Isolation is especially pronounced among children, who play indoors, glued to their electronics. They’ve had so little experience of playing nicely with others in the sandbox, they don’t develop social skills. Their young bodies are supposed to sit for hours to “learn” and then get yelled at when they simply can’t behave. You’d be hard pressed to find a robust network of trusting, warm human connections in most schools. In fact, schools call human bonding “personalization,” a word whose impersonality kinda says it all.
Redesigning schools to take advantage of the brain’s hard-wired needs to have fun would surely lead to far better results than the command-and-control environments kids get now. At least students would have the option to choose healthy academic water instead of being drawn addictively to the endless electronic relief from disconnection and boredom. Yes, there’s some truth to the “chemical hook.” But it’s not as deep and important a truth as the learned joys of Rat Park.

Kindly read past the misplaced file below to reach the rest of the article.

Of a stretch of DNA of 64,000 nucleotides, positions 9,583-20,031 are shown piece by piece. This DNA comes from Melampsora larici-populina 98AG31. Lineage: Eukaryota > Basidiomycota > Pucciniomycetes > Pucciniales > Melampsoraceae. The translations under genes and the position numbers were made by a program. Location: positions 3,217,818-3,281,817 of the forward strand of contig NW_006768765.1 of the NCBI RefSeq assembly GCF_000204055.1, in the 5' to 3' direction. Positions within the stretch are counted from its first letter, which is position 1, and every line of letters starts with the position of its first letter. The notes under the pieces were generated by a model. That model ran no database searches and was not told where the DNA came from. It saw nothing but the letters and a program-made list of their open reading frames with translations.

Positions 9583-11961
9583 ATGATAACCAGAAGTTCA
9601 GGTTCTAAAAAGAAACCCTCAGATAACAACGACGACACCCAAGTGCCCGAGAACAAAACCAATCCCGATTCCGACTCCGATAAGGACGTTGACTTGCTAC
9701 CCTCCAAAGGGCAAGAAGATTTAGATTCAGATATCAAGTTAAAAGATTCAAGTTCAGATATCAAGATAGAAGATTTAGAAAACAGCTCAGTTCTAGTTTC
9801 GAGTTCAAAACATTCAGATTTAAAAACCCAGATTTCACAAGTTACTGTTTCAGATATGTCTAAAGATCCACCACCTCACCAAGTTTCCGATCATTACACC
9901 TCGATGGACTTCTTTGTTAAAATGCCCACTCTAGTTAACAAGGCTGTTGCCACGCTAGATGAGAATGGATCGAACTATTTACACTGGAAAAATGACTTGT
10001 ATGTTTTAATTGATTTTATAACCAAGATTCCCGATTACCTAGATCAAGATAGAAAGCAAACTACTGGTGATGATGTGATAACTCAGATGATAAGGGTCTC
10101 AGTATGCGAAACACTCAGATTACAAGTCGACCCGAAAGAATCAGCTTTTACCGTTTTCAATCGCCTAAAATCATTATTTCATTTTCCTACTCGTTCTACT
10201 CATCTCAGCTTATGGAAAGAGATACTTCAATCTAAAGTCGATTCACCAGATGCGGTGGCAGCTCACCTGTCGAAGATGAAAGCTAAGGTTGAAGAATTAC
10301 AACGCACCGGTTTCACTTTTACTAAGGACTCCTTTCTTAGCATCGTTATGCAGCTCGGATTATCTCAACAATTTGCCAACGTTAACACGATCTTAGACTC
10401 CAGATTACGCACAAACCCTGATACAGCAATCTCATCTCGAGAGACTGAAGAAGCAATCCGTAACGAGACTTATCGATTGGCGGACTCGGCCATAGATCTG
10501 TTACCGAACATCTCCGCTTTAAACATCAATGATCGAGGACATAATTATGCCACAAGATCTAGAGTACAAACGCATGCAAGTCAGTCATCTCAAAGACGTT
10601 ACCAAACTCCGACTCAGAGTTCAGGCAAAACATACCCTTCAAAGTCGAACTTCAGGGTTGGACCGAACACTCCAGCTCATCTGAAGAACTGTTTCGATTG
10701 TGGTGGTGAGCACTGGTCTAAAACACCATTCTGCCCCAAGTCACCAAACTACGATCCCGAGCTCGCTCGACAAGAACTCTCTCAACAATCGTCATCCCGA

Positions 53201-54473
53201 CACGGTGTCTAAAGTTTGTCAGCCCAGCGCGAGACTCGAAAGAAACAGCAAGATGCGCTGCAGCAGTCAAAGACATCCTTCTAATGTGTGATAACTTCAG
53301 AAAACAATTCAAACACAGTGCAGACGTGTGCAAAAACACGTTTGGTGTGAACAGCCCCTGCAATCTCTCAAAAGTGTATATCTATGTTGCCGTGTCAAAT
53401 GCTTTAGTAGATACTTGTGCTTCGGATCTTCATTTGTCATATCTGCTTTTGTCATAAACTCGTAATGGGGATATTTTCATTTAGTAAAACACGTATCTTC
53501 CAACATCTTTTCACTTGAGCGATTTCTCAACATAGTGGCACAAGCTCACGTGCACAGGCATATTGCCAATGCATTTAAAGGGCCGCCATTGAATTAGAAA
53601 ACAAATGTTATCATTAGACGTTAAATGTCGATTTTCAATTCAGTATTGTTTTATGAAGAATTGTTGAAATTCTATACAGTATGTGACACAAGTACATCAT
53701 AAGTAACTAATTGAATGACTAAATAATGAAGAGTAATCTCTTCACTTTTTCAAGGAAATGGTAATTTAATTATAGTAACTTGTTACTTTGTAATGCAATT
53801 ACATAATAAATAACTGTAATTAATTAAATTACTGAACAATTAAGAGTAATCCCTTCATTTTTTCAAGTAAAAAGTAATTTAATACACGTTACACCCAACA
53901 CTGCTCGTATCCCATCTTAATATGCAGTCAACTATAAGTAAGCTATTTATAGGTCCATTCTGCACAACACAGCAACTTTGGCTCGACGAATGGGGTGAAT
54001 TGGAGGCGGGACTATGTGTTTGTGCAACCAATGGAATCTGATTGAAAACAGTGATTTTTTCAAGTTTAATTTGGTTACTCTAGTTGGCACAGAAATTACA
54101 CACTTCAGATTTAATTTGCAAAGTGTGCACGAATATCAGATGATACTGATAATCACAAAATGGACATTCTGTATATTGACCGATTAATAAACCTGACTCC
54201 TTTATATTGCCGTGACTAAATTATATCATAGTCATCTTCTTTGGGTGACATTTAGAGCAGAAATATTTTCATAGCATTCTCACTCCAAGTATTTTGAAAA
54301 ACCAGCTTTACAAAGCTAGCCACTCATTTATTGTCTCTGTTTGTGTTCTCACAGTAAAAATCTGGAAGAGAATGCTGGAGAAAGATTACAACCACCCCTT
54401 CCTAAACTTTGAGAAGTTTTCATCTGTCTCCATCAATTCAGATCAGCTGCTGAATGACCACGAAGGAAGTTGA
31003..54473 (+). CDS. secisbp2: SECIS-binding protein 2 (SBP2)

Julia Steiny is a freelance columnist who also blogs about Restorative Practices and Restorative Justice. After serving on the Providence School Board, she became the Providence Journal’s education columnist for 16 years, and has written for many other outlets. As the founding director of the Youth Restoration Project, she’s been building demonstration projects in Rhode Island since 2008. She analyses data and provides communications consulting on Information Works! and the RIDataHUB, through The Providence Plan. For more detail, see juliasteiny.com or contact her at firstname.lastname@example.org or 24 Corliss Street #40022, Providence, RI 02904.
Published by EducationNews.org — Mexicans cultivate family and connection.
May is national Mental Health month.